As sub-analysis we will exclude cancer cases diagnosed before the 90 day of life since the origin most likely is due to chromosomal alterations leading to oncogene activation [37]. If feasible we will investigate the first born only since some studies have shown higher risk of childhood cancers in the first born compared to their younger siblings [45] and sensitivity analysis of sub-types of haematopoietic neoplasms (leukemia and lymphoma). Further, we will investigate children with early diagnosis, e.g. before age 4 years.

Conditional logistic regression analyses will be used in the 2nd objective to compare blood spot fatty acid levels between subjects with haematopoietic neoplasms and matched subjects who have not developed cancer. We will investigate industrial as well as ruminant TFA independently and mutually adjusted. Based on a priori consideration we will adjust for maternal and paternal age, smoking during pregnancy, birth weight and gestational age. Also, there might be regional and urban/rural differences in iTFA intake. Place of residence is available from Statistics Denmark, and can be included into analyses. Diets are usually different between families with higher and lower socioeconomic status and maternal socioeconomic status may influence intake of certain food products rich in trans-fat. Information on socioeconomic status, education and ethnicity is available from Statistics Denmark and can be controlled for.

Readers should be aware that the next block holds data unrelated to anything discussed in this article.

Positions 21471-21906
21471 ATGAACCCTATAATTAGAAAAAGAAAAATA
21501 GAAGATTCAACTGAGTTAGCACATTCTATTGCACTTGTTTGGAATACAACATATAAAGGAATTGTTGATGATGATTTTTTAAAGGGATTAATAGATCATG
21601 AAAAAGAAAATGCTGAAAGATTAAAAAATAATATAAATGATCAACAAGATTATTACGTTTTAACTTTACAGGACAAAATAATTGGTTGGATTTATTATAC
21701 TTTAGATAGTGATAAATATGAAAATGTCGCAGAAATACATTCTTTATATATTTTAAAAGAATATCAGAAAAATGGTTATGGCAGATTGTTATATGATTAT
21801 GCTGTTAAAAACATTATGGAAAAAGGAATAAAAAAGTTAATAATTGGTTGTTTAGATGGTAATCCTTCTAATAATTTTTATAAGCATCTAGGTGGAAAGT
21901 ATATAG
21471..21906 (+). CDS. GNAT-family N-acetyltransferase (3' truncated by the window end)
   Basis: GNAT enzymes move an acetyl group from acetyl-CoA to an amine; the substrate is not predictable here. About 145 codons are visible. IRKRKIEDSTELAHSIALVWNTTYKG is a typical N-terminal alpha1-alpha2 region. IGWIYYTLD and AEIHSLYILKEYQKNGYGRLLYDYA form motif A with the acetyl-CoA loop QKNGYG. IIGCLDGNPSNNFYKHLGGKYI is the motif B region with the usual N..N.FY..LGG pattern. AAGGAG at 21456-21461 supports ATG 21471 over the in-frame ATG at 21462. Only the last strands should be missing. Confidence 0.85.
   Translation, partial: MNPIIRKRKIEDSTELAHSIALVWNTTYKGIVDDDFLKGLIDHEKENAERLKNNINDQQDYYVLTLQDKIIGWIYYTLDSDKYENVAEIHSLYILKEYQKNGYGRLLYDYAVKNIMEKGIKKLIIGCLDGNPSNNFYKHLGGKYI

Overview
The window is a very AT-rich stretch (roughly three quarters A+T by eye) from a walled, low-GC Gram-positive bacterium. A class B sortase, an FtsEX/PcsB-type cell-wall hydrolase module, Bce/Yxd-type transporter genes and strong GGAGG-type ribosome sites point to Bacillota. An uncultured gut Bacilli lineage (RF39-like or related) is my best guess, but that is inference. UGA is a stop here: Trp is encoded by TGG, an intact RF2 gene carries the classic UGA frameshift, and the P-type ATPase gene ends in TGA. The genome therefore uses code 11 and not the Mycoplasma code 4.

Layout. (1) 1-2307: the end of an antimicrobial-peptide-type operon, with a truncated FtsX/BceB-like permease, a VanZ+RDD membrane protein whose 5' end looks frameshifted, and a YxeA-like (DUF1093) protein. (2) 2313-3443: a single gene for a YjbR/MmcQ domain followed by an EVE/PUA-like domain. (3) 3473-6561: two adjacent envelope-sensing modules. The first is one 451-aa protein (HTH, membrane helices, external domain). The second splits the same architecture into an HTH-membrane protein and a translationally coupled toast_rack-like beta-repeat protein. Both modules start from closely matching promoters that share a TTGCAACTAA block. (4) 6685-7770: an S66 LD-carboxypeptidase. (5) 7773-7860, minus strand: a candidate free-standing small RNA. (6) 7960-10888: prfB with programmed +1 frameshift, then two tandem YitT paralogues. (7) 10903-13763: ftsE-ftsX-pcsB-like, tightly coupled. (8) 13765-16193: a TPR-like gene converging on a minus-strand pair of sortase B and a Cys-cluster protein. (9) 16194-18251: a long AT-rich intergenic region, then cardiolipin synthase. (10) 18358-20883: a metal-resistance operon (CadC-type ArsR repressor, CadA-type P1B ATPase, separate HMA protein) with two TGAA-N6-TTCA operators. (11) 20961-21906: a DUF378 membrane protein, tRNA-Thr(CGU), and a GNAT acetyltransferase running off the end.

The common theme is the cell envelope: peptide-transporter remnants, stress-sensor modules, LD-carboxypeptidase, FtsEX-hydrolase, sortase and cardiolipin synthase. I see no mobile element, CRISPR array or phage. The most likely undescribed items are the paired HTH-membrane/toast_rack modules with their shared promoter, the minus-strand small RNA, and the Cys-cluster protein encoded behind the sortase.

As mentioned in the methods description, other fatty acids potentially related to haematopoietic neoplasms in children will be analysed in the DBS since our methodology allows a complete separation, identification and quantification of sixty fatty acids. We will therefore also investigate interactions between TFA and polyunsaturated fatty acids, and risk of haematopoietic neoplasms in children as well as association between polyunsaturated fatty acids and risk of cancer stratified by trans fatty acids.